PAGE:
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Black lawmakers promote prostate cancer awareness

In addition, the CBC's ‘Grow It Out’ campaign will raise funds for ACS.

The Congressional Black Caucus (CBC) recently unveiled a campaign in partnership with the American Cancer Society to raise awareness for prostate cancer – the most common cancer among Black men. 

During the ‘Grow It Out’ campaign, the men of the CBC will pledge to raise awareness by not shaving for the month and donating the money they would have spent on shaving and shaving supplies to ACS through the Raise Your Way platform.

These members will be pledging their support to raise awareness through a series of videos and social media posts that will be released by the CBC throughout the month of November. In addition to the CBC promoting the campaign on its social media channels, ACS and ACS CAN will be amplifying the campaign on its social media channels. 

The CBC,  the largest diverse bicameral voting bloc in the U.S. Congress, has identified four co-chairs of this effort – Reps. Steven Horsford (D-NV), Jamal Bowman (D-NY), Al Green (D-TX), and Troy Carter (D-LA). 

U.S. House of Representatives Majority Whip James Clyburn (D-SC), Rep. Gregory Meeks (D-NY), Rep. Anthony Brown (D-MD), Rep. Mondaire Jones (D-NY), Rep. Hank Johnson (D-GA), Rep. Colin Allred (D-TX) and CBC Chair Joyce Beatty (D-OH) have all expressed their support.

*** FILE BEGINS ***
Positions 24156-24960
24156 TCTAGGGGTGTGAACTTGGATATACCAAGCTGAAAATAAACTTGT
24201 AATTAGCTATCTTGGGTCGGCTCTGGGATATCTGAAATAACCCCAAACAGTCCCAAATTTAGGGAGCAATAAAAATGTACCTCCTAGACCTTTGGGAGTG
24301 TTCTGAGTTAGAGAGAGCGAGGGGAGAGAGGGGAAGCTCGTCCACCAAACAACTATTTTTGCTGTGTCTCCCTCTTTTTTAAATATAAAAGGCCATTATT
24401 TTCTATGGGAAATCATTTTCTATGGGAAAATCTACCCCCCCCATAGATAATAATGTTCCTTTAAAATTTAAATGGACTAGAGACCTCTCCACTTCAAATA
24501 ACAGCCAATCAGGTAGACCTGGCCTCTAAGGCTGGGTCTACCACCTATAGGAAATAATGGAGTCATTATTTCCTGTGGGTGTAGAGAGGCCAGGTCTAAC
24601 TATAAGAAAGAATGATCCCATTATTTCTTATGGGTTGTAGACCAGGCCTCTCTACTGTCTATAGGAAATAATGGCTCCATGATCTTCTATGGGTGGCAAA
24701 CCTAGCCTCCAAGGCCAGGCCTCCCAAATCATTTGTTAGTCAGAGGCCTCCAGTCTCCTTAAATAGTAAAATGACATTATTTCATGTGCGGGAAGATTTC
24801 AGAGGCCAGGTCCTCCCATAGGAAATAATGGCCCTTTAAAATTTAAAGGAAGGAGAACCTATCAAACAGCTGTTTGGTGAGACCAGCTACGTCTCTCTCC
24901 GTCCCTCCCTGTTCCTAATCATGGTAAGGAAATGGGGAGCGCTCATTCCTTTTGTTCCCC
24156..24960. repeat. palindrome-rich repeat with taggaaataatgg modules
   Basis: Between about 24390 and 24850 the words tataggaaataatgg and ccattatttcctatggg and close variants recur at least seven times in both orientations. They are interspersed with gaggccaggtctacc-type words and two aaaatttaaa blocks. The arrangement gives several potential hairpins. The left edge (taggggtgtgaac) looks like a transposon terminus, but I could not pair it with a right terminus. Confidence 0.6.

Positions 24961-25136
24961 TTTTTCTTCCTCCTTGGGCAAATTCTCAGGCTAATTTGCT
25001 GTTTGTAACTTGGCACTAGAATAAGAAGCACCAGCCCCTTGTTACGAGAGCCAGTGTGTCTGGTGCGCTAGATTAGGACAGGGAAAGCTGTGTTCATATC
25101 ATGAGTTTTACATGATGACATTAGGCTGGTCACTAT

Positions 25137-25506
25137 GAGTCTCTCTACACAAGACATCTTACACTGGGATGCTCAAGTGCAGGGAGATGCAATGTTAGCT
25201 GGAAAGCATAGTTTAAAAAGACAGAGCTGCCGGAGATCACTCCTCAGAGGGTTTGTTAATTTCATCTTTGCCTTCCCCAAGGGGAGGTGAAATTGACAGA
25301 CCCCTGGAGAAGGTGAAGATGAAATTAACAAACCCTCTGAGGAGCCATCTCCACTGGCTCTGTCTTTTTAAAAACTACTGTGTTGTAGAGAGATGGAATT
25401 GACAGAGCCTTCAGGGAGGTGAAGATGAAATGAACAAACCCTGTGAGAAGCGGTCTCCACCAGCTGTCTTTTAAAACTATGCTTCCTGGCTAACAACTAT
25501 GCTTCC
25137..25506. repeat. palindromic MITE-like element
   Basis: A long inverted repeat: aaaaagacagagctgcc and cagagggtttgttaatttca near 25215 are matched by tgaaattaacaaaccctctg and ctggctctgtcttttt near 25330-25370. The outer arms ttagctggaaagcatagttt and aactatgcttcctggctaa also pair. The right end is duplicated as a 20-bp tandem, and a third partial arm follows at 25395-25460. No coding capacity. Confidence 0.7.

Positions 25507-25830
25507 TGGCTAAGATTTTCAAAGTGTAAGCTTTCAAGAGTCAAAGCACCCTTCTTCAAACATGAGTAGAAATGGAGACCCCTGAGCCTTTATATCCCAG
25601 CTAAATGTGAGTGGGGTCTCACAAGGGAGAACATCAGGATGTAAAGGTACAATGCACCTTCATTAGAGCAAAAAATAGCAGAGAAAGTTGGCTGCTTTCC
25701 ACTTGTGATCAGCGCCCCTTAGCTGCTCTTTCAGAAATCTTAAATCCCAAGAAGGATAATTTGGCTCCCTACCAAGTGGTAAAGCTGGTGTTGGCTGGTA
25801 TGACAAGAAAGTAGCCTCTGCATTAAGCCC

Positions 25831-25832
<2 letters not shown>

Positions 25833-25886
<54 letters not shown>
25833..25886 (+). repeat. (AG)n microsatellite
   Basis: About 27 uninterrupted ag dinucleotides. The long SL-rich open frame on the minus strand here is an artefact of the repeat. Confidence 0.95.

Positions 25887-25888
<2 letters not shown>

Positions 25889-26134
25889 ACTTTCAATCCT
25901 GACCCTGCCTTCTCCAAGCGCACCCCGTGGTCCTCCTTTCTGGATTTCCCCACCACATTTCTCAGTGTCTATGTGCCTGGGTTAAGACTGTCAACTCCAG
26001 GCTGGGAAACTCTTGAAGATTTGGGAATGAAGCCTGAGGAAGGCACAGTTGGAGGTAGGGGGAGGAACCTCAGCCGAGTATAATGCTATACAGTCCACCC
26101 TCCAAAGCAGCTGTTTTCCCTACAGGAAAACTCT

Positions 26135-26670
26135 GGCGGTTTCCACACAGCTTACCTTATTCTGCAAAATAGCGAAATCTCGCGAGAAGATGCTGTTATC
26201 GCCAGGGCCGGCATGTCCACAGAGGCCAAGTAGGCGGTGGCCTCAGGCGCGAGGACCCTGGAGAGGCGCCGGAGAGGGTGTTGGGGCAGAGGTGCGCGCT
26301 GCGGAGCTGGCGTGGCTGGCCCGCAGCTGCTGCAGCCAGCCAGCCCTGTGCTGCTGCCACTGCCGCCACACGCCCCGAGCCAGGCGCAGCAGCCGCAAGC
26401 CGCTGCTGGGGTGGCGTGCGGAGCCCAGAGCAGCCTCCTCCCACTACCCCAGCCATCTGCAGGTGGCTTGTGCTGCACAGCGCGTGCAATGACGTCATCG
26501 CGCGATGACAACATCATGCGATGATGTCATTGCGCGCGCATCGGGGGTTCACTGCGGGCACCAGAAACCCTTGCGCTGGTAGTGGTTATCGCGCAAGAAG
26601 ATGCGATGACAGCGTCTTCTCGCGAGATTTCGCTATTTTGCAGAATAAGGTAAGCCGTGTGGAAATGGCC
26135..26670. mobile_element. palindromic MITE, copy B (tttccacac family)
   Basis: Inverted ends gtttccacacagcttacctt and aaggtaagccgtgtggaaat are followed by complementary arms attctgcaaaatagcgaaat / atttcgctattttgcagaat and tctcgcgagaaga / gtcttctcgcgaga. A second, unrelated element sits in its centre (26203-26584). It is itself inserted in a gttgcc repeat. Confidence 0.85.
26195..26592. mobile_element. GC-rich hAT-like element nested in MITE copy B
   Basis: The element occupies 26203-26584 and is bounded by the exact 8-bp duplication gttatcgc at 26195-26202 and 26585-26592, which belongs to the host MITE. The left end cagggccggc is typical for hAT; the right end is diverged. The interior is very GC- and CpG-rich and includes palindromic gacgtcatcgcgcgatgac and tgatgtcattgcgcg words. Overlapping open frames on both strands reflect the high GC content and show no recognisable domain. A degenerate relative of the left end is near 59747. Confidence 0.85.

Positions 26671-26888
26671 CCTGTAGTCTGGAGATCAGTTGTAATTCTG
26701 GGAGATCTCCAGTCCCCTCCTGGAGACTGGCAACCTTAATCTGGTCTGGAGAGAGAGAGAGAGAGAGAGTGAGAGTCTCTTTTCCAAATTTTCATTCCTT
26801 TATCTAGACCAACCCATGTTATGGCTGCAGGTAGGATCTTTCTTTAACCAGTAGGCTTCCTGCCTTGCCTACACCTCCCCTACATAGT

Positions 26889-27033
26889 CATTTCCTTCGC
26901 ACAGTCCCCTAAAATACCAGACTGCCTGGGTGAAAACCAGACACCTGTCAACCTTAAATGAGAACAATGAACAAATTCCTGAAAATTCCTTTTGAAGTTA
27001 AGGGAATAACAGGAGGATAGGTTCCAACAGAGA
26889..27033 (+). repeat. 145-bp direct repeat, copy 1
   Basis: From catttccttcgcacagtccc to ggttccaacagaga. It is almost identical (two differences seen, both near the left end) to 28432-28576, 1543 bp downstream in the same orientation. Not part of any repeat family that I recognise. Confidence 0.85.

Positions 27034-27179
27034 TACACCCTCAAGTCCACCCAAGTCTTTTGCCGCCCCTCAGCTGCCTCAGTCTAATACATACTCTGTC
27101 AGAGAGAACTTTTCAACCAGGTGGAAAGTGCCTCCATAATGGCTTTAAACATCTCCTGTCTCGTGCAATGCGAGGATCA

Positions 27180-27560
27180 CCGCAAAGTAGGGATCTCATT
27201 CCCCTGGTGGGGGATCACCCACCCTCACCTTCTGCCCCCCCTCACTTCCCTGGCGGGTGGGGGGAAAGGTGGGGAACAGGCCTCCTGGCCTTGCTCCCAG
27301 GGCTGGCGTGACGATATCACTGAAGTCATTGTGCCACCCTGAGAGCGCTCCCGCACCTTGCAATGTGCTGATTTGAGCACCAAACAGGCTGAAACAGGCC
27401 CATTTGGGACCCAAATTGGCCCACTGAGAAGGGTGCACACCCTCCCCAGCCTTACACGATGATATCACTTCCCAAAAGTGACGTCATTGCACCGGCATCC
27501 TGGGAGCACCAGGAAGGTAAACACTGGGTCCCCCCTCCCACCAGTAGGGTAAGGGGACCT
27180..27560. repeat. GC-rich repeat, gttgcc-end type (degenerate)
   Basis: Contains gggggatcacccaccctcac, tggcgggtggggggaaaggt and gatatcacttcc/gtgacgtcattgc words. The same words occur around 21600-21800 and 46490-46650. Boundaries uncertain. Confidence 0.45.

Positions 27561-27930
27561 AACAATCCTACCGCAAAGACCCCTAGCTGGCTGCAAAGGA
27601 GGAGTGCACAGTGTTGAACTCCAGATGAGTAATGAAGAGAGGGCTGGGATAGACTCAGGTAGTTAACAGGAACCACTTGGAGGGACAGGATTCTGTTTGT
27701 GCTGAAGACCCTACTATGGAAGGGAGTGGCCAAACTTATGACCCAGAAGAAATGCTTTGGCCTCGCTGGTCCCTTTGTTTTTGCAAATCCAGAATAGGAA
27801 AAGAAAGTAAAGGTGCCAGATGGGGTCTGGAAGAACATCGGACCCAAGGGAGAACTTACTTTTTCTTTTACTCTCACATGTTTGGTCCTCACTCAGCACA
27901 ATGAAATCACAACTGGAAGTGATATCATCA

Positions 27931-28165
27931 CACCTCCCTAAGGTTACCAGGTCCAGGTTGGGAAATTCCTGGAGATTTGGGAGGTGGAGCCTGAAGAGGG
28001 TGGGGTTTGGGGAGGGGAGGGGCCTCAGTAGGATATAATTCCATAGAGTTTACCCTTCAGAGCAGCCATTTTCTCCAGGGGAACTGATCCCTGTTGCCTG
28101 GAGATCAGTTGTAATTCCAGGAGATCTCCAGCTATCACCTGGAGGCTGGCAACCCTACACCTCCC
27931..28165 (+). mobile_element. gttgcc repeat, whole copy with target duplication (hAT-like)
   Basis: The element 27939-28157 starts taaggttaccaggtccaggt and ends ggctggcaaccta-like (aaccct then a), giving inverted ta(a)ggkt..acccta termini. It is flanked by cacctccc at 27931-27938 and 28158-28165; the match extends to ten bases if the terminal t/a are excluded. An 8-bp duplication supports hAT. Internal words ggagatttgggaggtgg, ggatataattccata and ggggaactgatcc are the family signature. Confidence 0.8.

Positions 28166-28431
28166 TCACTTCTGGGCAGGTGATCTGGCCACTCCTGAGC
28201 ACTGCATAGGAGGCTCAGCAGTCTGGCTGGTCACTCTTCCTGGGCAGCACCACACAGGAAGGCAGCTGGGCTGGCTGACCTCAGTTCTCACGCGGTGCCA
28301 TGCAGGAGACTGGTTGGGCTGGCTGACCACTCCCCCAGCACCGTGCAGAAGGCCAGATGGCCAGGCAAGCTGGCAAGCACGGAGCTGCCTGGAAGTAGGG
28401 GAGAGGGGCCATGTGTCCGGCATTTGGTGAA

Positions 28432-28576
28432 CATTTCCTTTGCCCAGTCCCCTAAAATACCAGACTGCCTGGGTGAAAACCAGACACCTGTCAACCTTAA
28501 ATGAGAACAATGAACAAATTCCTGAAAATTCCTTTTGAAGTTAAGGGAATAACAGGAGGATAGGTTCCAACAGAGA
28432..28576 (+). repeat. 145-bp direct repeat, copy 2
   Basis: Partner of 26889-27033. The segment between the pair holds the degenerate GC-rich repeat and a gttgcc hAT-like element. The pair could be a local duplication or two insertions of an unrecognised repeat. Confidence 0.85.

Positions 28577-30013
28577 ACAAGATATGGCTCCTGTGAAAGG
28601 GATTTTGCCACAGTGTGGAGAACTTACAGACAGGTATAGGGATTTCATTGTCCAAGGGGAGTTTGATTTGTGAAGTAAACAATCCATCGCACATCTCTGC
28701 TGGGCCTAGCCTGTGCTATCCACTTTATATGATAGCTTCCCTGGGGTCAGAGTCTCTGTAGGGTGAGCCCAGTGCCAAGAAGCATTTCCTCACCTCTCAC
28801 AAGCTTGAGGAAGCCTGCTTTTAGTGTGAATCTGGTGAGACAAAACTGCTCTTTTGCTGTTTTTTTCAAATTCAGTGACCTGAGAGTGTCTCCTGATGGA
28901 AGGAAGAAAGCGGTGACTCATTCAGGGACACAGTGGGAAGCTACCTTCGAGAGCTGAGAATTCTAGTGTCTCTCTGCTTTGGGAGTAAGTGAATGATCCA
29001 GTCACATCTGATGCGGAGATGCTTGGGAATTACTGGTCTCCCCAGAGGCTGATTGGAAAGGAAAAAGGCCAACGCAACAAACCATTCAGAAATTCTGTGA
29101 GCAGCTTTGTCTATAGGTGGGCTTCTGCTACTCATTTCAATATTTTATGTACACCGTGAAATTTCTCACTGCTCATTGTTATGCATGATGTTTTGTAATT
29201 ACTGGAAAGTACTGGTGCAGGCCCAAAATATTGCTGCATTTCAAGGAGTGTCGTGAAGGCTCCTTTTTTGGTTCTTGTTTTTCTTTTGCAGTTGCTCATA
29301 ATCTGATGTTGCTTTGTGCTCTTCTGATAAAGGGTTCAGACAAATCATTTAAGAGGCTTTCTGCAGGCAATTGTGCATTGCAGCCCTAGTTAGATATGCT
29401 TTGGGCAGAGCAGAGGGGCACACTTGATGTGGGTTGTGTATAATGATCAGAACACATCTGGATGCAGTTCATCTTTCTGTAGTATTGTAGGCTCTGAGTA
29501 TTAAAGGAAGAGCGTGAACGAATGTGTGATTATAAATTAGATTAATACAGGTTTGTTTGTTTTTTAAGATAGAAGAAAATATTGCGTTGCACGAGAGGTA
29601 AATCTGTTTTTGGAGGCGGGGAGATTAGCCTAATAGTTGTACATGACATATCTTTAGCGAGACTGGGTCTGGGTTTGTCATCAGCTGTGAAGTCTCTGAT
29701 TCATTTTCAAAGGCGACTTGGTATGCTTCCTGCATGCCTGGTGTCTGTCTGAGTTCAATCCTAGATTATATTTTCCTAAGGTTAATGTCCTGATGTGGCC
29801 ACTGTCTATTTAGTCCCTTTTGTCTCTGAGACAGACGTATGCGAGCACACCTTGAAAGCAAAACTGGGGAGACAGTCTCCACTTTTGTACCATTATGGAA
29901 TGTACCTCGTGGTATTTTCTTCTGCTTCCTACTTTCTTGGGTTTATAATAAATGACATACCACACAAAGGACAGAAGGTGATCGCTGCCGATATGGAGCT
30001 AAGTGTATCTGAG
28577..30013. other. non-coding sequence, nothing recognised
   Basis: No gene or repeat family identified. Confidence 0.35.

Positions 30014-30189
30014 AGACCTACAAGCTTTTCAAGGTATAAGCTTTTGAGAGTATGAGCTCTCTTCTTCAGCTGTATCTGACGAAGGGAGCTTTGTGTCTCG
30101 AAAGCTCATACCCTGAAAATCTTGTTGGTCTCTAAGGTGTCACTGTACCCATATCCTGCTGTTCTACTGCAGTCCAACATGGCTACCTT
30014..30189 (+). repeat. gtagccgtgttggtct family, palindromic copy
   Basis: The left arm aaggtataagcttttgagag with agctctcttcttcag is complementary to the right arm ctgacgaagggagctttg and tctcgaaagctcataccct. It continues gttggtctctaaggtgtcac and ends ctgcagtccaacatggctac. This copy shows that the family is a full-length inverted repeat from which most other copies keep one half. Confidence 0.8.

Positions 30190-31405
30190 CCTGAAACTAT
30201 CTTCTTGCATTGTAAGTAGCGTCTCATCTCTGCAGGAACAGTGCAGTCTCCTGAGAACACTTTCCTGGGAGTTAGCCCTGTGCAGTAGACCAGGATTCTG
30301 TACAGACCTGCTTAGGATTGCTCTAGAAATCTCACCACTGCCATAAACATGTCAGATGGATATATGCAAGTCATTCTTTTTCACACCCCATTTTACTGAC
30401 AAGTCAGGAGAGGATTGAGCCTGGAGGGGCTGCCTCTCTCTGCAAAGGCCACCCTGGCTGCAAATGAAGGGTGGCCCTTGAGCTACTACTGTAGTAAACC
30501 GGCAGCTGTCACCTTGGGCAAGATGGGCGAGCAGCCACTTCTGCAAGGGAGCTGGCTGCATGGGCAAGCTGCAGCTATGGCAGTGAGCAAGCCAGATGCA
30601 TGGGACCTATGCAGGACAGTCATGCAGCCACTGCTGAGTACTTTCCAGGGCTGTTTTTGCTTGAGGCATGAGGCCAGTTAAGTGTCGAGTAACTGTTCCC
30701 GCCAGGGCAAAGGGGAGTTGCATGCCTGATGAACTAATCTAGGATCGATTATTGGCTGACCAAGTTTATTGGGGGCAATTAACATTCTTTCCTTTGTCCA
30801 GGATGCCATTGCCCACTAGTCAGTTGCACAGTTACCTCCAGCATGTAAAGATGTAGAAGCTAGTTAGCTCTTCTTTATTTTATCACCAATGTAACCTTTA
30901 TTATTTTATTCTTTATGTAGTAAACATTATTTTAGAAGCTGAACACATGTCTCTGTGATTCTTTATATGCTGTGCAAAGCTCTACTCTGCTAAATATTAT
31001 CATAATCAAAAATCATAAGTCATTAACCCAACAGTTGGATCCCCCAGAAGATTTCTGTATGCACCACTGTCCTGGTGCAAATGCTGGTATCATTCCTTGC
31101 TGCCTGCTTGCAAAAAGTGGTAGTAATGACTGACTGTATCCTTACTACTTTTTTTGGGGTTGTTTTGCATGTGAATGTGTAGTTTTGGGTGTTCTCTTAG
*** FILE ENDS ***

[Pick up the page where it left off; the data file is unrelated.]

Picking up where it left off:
For more information on the Grow It Out campaign, please view the press release issued by the CBC, which includes this quote from American Cancer Society and ACS CAN CEO Dr. Karen E. Knudsen:

"Prostate cancer death rates in Black men are double those of every other racial/ethnic group, and those higher incidence and mortality rates are exceptionally concerning. Black men should consult their provider to make an informed decision about designing the screening plan that is right for them, which should include consideration of family history and any known genetic risk of cancer, Additional research, including clinical trials on the risk, screening, diagnosis, and treatment of prostate cancer must be more inclusive of Black men to reduce these disparities. We are grateful to the Congressional Black Caucus for shining a light on this important issue and raising funds for the American Cancer Society so critical work to address disparities in the Black community can continue."

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